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thank you for your service
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"If you had asked me, say, five years ago, if there was a likelihood that Donald Trump, as U.S. president, would be quoted in an anti-democracy hip hop tune promoted by the People's Daily newspaper on social media," tweeted Bloomberg News Hong Kong correspondent Iain Marlow on Monday, "I probably would have said no and felt pretty confident." But, well, here were are.

The song juxtaposes video of President Trump saying Hong Kong is an internal Chinese matter with tweets from former Secretary of State Hillary Clinton supporting the rights of Hong Kong's citizens to their promised limited autonomy: "Mrs. Clinton, you know nothing about Chinese citizens. Now I've got some words from your president." Generally, the officially promoted song claims that Hong Kong's massive pro-democracy protests are a plot by "somebody" to "split Hong Kong from us" by starting "a riot," adding in Chinese that the Chinese "will always protect Hong Kong without any hesitation, airplanes, tanks, and the Chinese People's Liberation Army."

The rappers, Roy & Chuckie, should probably listen to some NWA. Peter Weber

October 11, 2017

Five very good boys and girls are being awarded the American Humane Lois Pope K-9 Medal of Courage Award on Wednesday in honor of their service to the country, CBS This Morning reports. The retired canine heroes include Coffee, who did three tours in Afghanistan; Alphie, also an Afghanistan veteran; Capa, who served in the Navy in Iraq and Afghanistan and was assigned to protect the president; and Ranger, who served with the Marines in Iraq and Afghanistan. Gabe, who passed away in 2013, will be honored in memoriam after participating in more than 200 combat missions in Iraq.

Over 1,600 dogs serve in the U.S. military, with many assigned the important task of sniffing out explosives. Army Sgt. James Bennett's family credits his four-legged partner, Coffee, for getting him home safe from Afghanistan.

"Do you consider her a hero?" asked CBS This Morning's Chip Reid.

"I consider her an angel," Bennett said. Learn more about the K-9 honorees below, and watch the full video at CBS This Morning. Jeva Lange

January 23, 2017

Protecting America's top political leaders — including the outgoing and incoming presidents, Supreme Court justices, and leaders of Congress — at an outdoor inauguration, plus the crowd of people who came to watch President Trump sworn in on Friday, is no small feat, and the various U.S. law enforcement officers who kept everyone safe deserve commendation. On Sunday, Trump gave law enforcement leaders his personal thanks — in some cases, very personal — at a reception in the White House.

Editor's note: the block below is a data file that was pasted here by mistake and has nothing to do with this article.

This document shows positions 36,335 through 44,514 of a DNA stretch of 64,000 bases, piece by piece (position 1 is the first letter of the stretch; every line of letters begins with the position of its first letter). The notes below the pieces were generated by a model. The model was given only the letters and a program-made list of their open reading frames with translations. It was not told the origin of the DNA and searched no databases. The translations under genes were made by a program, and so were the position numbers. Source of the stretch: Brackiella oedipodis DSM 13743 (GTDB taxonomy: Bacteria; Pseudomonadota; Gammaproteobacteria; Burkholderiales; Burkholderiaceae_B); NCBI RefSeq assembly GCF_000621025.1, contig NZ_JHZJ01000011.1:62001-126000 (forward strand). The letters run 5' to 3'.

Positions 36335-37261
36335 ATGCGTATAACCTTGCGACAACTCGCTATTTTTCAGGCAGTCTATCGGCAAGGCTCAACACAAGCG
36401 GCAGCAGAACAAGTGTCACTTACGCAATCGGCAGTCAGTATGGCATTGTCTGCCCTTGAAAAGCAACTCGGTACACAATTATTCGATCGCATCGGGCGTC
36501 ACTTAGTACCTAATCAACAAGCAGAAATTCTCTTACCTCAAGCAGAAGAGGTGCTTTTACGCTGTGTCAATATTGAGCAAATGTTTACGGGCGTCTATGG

Trump called newly sworn-in Homeland Security Secretary John Kelly, whom he called "General," up for a hand-clasp and arm-pat, saying, "From Day 1, I have felt safe." Then he pointed to FBI Director James Comey, making a gesture with his lips. "Jim," he said. "He's become more famous than me." Trump shook Comey's hand, whispered something in his ear, and gave him a pat on the arm. Watch below. Peter Weber

November 11, 2016

Before Samson, Vietnam War veteran Jerry Martin stayed home to avoid being in public. After getting his service dog, Martin was able to cross the stage in front of hundreds of cheering supporters as he collected his high school diploma.

Martin was one of 22 World War II, Korean War, and Vietnam War veterans who received their diplomas this week through the Operation Recognition Veterans Diploma Project in San Bernardino County, California. The county's superintendent of schools and department of veterans affairs find veterans who were unable to earn their diplomas because of their service to the country, and making Martin's "goal a reality for him was our way of being able to say, 'Thank you for your service to your country,'" Director of Veterans Affairs Frank Guevara said. Martin was a Navy and Marines corpsman who earned a Bronze Star for valor. "To do my job was to heal and care for the wounded," he said. "The corpsman's motto is, 'To hell and back for a wounded Marine.'"

Martin said when he came home from the war, he felt deep regret and guilt over not being able to save everyone; he was short-tempered and "mad at the world," and would often have nightmares. He was first diagnosed with high-end anxiety; later, it was determined to be PTSD. That's when he was given a prescription for a service dog, and Samson entered his life. "His training has to be a partnership," Martin said. "We are together 24/7. We go everywhere and do everything together because he is an extension of me, he looks after me. If I should have an episode, he will get in my face and bring me back to reality. Samson has been a real stabilizer." Martin, who earned his GED while in the service but was never recognized, had Samson by his side as he accepted his diploma, and said he now feels complete: "It's like a missing piece to a puzzle that I always had to work around my entire life." Catherine Garcia

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